Chinese Super League

Military camps, Guangzhou Evergrande era ends and Wu Lei shines: 2018 Chinese Super League season is one to remember

  • Shanghai SIPG deserving champions with golden boot winner Oscar leading assists and tightest defence
  • VAR, late red cards and excess injury time make for goals galore
PUBLISHED : Wednesday, 14 November, 2018, 8:03am
UPDATED : Wednesday, 14 November, 2018, 8:56am

The Chinese Super League has wrapped for another year and the big story is that after seven years of Guangzhou Evergande winning the title there is a new name on the CSL trophy.

But there has been more to the season than Shanghai SIPG finally shaking their perpetual bridesmaid tag.

Here it is: good, bad and ugly.

Guangzhou Evergrande need a new motto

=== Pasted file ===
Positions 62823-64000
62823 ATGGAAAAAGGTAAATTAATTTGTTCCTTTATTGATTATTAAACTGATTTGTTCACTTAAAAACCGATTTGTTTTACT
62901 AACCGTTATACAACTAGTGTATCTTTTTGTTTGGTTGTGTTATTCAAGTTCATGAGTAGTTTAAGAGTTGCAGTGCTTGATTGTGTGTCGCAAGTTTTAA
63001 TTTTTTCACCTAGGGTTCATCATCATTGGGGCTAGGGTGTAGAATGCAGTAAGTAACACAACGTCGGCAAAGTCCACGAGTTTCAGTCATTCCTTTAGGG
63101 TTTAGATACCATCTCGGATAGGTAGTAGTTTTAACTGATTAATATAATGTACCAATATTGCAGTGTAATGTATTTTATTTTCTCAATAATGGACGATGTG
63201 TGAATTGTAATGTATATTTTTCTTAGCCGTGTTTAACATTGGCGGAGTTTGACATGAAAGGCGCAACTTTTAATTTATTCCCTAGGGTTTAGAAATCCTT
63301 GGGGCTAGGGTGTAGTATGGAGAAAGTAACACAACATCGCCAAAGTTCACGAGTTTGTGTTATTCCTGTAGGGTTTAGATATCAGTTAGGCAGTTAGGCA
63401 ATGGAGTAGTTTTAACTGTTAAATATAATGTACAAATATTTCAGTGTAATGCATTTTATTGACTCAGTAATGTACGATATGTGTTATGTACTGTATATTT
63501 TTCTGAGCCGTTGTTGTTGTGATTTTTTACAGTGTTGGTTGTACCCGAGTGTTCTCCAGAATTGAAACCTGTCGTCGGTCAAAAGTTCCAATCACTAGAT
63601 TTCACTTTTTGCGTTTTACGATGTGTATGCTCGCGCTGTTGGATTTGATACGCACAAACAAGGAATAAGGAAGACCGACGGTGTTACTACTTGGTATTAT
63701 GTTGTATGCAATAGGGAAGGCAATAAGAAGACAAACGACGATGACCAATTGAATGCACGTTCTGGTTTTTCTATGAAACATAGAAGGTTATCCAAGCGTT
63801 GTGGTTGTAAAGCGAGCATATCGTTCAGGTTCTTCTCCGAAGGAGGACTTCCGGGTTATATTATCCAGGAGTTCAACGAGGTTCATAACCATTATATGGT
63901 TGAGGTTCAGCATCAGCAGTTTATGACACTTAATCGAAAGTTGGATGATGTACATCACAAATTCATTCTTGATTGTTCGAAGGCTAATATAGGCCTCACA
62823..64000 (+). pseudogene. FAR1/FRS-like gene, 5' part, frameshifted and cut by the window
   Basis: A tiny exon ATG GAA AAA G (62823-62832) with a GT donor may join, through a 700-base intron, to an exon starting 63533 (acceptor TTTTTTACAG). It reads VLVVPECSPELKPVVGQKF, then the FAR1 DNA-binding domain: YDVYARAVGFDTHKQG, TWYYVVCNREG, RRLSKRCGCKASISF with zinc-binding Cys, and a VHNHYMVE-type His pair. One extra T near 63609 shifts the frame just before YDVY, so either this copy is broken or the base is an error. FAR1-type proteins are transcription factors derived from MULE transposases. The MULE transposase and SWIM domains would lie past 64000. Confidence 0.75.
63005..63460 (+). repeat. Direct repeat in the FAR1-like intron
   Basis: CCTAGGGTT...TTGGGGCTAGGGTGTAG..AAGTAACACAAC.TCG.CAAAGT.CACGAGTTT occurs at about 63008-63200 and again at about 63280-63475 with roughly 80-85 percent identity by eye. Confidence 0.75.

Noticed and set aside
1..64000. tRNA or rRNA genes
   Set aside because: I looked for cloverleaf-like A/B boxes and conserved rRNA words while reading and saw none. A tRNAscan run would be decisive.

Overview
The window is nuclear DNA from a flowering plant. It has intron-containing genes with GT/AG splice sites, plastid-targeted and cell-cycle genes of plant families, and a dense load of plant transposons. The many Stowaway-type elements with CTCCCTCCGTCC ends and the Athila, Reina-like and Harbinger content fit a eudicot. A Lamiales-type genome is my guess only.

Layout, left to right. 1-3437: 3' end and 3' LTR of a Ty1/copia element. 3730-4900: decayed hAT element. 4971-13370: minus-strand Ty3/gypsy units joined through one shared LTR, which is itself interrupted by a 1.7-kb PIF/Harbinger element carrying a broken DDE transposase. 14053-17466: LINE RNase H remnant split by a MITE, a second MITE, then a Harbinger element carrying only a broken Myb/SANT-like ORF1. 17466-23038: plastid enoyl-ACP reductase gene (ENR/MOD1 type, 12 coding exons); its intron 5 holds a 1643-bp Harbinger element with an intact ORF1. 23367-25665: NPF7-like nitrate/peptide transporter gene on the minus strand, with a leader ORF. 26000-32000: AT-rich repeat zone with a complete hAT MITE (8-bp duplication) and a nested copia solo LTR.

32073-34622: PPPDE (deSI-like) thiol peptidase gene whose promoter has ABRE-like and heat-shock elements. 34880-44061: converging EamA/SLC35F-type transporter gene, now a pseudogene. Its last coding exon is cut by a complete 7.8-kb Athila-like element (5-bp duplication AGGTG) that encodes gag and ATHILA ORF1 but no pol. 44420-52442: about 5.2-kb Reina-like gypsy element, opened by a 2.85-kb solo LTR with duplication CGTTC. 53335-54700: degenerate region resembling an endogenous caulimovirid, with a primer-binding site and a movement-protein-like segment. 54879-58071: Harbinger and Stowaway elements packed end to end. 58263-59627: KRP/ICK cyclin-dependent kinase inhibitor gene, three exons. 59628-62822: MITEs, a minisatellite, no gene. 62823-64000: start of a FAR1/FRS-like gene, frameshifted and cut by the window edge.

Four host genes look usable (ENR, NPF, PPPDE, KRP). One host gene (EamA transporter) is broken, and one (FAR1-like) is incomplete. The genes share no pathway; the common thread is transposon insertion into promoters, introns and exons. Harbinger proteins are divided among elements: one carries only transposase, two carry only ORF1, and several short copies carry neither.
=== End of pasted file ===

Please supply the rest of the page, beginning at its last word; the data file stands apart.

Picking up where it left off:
Until they decide that winning the Super Cup is being the best forever then the seven-in-a-row champions need to rethink their club crest.

It had to come at some point but this was the season we finally saw the end to the Evergrande era, with Shanghai SIPG winning the league by five points and edging a crucial title decider in Guangzhou.

It was always a possibility that this would be the year. Fabio Cannavaro coming in had a lot to live up to in his second spell with an ageing squad.

They are still a cut above most teams though, as their 12-pass goal when reduced to 10 men against Tianjin Teda on the final day proved.

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The best team won the league